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Ego in Theosophy

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Ego in Theosophy

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Educating, refining, elevating the human ego is a long and arduous task. It takes many lifetimes: each time our incarnating ego, our ongoing consciousness – which has only lost its memory shortly before reincarnation – builds a new personality, and gains new experiences and lays new causes for good or bad. The path of individual evolution before us leads through innumerable lives over millions or even billions of years. There is a tremendous amount of adventure and development in stock for us, most of which we don’t even have the faculties at present to imagine. But then, who, or what, if not the ego itself, has the task of educating the human ago?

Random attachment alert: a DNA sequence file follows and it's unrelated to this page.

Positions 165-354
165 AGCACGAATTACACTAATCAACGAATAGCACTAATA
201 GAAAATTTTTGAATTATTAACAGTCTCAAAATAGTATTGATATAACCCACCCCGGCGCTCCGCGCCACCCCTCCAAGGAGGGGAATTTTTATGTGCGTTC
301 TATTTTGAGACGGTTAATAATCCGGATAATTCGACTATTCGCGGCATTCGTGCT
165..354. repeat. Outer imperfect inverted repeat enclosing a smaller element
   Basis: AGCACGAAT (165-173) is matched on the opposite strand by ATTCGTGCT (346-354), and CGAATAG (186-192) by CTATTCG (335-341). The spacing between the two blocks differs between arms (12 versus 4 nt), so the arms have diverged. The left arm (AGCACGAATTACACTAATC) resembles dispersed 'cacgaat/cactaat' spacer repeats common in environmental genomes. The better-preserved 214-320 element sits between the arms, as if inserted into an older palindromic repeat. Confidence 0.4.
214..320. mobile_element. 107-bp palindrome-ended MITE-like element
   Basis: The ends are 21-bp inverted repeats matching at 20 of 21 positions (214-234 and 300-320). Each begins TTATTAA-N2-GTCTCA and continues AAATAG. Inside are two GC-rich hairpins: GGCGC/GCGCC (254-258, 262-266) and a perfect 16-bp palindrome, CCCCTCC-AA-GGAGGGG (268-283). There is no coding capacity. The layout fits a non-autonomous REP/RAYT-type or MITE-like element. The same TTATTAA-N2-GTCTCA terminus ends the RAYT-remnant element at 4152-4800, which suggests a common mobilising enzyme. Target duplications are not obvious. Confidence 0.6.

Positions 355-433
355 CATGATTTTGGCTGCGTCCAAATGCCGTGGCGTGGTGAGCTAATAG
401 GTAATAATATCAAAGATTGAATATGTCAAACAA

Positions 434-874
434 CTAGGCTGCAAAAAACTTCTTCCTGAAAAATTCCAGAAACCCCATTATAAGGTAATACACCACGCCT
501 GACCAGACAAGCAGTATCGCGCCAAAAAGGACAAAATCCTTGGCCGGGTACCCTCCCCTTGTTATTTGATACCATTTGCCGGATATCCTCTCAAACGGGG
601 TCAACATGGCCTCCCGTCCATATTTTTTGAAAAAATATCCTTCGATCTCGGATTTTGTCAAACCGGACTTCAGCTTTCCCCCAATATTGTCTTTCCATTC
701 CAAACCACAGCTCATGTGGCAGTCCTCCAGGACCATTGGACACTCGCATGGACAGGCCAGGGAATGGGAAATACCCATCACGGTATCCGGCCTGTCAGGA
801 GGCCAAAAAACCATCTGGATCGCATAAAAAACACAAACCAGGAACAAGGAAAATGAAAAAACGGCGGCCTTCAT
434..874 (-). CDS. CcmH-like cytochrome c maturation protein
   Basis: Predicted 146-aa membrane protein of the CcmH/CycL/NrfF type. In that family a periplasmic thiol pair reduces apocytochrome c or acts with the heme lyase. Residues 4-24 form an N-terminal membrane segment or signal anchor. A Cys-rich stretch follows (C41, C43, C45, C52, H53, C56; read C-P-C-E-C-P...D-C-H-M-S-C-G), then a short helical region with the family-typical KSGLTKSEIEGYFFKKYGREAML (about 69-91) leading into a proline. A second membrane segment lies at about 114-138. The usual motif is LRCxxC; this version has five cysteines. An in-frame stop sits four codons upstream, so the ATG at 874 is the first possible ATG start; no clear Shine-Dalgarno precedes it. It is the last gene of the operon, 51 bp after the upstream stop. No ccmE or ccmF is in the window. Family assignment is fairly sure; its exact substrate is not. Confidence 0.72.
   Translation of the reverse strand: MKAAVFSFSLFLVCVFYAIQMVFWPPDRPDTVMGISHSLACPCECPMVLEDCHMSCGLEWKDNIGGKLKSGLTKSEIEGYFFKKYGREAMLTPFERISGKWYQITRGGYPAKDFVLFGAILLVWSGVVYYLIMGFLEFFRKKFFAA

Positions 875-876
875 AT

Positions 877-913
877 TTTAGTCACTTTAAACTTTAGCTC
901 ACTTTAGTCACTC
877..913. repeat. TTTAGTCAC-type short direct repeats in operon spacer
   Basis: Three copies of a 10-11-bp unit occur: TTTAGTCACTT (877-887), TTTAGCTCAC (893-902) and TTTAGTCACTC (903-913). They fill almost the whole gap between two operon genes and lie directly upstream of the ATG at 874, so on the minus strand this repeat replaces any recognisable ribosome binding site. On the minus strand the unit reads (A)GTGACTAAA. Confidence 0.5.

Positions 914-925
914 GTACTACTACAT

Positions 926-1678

Theosophy teaches that the human being is a composite being: not just one ego, but a number of egos ‘on top of each other,’ hierarchically.

So better than to denounce the existence of egos, centers of conscious focus, is to recognize ‘ego’ as a reflection on various planes of existence of the One Consciousness with which we are one. It is better is to say that illusion and reality are One. Nature, i.e. the Cosmic Mind (Mahat) of it, in it, working through it, churns the milk of universal, undivided and indivisible Consciousness into ‘curds’: apparently separate, aggregated, conglomerated units, but inherently of the same nature of the milk or the ‘One Consciousness.’

What is the reason for the existence of ego? Ego exists, but what we think it is, is not it. The erroneous view we cherish about ourselves as isolated unities who can serve themselves alone, is, of course – as one can see quite clearly – the source of all individual suffering: of all greed, war, discrimination, territorial behavior, possession of ‘parts’ of the infinite university, shortly everything that logically flows forth from egoism, selfishness, illusion, erroneous view.